Woodlands Walk Trail - Yanchep National Park
Updated: Jul 6
Yanchep National Park is always beautiful at any time of the year. In early winter there were still a few splashes of autumn colour to offset the greens leading down to the lake.
The Woodlands Walk Trail and many other trails all start behind the Yanchep Tea Rooms. The shared path for the trails crosses the road and then, after a short walk, the Woodlands Trail splits from the other trails as you take the path to the right. If you get to the camping ground you have gone too far.
The Woodlands Walk is a narrow sandy trail with minimal elevation. It's not really suited to prams bikes or scooters as sections are quite rough. We came across a family of kangaroos and they were not fazed at all as we passed within arm's reach.
If you have younger children with you be aware that a short way in the trail crosses one of the park roads so don't let them run ahead until you have passed this. Further along you also cross two maintenance tracks but the trail is clearly signposted.
This track probably shines during wildflower season but even in Makuru (June) we found lots of banksia in various stages of flowering, early wattle, some hibbertias and drosera and lots of fungi.
The trail eventually splits and you can follow the loop in either direction before returning to the out and back trail - the best of both worlds: a loop track so you don't feel like you are covering the same path but also a there and back which I enjoy as you you see more on the return journey. There is usually for looking at the bigger picture and the trail ahead while back is for seeking the smaller details.
One drawback is that this trail is in the South East section of the park so you can hear the constant traffic along Indian Ocean Drive. Luckily it isn't too loud and you can still hear the birds. We saw some blue wrens and fantails flitting around.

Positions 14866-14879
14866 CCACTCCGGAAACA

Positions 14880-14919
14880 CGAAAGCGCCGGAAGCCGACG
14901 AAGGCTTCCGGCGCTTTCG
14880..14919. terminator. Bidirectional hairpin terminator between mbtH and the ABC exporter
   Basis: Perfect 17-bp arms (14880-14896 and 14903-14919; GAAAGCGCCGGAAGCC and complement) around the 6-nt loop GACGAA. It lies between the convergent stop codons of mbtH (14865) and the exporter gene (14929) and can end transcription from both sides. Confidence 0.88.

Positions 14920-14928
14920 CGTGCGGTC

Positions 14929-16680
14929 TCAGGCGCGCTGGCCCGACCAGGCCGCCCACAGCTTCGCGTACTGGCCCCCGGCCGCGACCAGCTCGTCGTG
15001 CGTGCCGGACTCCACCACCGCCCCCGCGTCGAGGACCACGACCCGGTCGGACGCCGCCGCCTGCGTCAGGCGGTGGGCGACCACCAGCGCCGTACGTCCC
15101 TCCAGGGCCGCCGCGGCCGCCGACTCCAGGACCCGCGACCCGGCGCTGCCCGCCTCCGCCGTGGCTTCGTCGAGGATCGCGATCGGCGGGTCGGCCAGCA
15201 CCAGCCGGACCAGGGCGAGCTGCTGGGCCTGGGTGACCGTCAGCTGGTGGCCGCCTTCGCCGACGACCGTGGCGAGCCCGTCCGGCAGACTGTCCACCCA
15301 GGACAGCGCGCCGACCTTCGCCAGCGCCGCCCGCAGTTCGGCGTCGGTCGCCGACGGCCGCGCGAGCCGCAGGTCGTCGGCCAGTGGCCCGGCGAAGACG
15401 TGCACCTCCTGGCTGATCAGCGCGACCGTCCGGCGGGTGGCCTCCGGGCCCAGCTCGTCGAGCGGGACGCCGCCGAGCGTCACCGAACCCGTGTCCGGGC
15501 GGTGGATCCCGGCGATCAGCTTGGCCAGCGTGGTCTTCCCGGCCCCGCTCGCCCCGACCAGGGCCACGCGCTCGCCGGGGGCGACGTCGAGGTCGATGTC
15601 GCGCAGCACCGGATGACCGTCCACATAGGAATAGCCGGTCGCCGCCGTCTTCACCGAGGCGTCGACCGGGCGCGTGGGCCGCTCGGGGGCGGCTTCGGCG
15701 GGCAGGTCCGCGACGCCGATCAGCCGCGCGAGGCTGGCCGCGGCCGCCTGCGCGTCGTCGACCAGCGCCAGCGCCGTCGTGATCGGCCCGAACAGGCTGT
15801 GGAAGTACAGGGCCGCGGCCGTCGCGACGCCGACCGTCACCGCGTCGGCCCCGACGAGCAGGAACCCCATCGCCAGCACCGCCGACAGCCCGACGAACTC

The trail from the tea rooms and back is about 2.5km and should take about 45 minutes. However once we emerged back onto the shared trail we decided against backtracking to the tea rooms and continued towards the campground. Just before the road (purple trail on map below) we followed the track on our left for a short distance, emerging at Gloucester Lodge, which is currently under renovation. We had a look at Tram 57 and were able to peek inside and see the table set for tea!
We followed a trail parallel to the road back towards the lake. This trail must have been where the firefighters fought the blaze as one side is green and the other burnt out. There were lots of kangaroos in this section nibbling the emerging grasses in the burnt sections of bush.
The firefighters also did a great job saving Yanchep Inn as the wetlands boardwalk behind it was severely damaged. We finished our walk wandering along the lakes edge and enjoyed spotting a pelican and some egrets out on the lake.
We also wandered up to the building behind the Visitor Centre and discovered an unusual water feature and some non-native trees.
There is an entry fee to access Yanchep National Park, unless you have an annual parks pass (highly recommended). The park has picnic facilities, barbecues and toilets as well as the cafe and Yanchep Inn if you prefer to purchase a meal. You can call in to the Visitor Centre for advice and maps on the numerous trails including the Dwerta Mia, Wetlands, Caves, Yanchep Rose, Ghost House and Cockatoo Trails and also the Yaberoo Budjara which heads south from here all the way to Neil Hawkins Park in Joondalup.
You can also visit the wildflower gardens (spectacular in spring) and the koala enclosure. Wherever you go you are guaranteed to see kangaroos - in fact most of the grassy areas are covered in roo poo!
The maps below show the Woodlands Walk Trail and then the paths we followed from the end of the Woodlands Walk past Gloucester Lodge, the lake and back to the Chocolate Drops tearooms. Please note that Google Maps has incorrectly identified the Visitor Centre as the Koala Boardwalk.
In the spirit of reconciliation Out and About- Family Nature Connection acknowledges the traditional owners of the Wadjak boodjar (Perth land) and their connections to land, sea and community. We pay our respect to their elders past and present and extend that respect to all Aboriginal and Torres Strait Islander peoples today.